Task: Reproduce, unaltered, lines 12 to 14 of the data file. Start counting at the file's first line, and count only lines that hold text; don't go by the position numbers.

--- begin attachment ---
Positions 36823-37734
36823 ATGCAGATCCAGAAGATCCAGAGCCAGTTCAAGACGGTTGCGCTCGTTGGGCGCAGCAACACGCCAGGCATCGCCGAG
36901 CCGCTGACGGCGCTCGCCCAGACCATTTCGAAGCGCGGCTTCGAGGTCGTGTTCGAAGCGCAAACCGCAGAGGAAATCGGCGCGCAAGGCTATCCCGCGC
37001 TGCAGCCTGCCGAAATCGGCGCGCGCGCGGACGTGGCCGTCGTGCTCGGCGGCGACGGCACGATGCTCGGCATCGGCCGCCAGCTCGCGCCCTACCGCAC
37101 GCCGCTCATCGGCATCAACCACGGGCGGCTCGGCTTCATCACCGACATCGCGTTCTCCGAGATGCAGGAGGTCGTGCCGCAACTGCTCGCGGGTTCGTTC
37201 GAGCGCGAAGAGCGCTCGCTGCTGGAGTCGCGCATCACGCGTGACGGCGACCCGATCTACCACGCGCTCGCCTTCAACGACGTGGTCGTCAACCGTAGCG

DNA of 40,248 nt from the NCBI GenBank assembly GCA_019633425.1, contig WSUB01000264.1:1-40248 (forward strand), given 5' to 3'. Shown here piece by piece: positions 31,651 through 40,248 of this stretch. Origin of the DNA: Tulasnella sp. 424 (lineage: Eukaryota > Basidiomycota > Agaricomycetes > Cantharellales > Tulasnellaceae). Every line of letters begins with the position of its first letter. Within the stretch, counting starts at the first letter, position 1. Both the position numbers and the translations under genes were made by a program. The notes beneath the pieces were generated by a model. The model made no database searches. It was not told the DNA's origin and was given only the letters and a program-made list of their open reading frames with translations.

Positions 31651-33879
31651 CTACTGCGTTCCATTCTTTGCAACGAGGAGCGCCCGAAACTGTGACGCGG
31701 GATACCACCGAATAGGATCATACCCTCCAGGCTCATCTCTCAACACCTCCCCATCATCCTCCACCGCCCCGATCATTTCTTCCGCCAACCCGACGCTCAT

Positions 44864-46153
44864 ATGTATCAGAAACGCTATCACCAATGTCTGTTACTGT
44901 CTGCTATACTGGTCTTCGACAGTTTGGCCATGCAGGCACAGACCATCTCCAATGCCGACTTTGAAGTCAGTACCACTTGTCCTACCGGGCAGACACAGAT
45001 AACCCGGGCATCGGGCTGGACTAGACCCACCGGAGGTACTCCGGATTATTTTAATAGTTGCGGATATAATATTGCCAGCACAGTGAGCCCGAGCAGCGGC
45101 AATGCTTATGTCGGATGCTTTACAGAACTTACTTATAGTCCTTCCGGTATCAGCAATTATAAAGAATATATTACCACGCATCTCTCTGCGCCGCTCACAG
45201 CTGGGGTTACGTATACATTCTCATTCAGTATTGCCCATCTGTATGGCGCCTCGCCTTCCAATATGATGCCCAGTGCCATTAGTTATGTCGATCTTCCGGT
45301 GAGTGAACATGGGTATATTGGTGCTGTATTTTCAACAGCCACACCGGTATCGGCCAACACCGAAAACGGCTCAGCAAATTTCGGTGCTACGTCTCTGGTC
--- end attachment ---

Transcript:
44864 ATGTATCAGAAACGCTATCACCAATGTCTGTTACTGT
44901 CTGCTATACTGGTCTTCGACAGTTTGGCCATGCAGGCACAGACCATCTCCAATGCCGACTTTGAAGTCAGTACCACTTGTCCTACCGGGCAGACACAGAT
45001 AACCCGGGCATCGGGCTGGACTAGACCCACCGGAGGTACTCCGGATTATTTTAATAGTTGCGGATATAATATTGCCAGCACAGTGAGCCCGAGCAGCGGC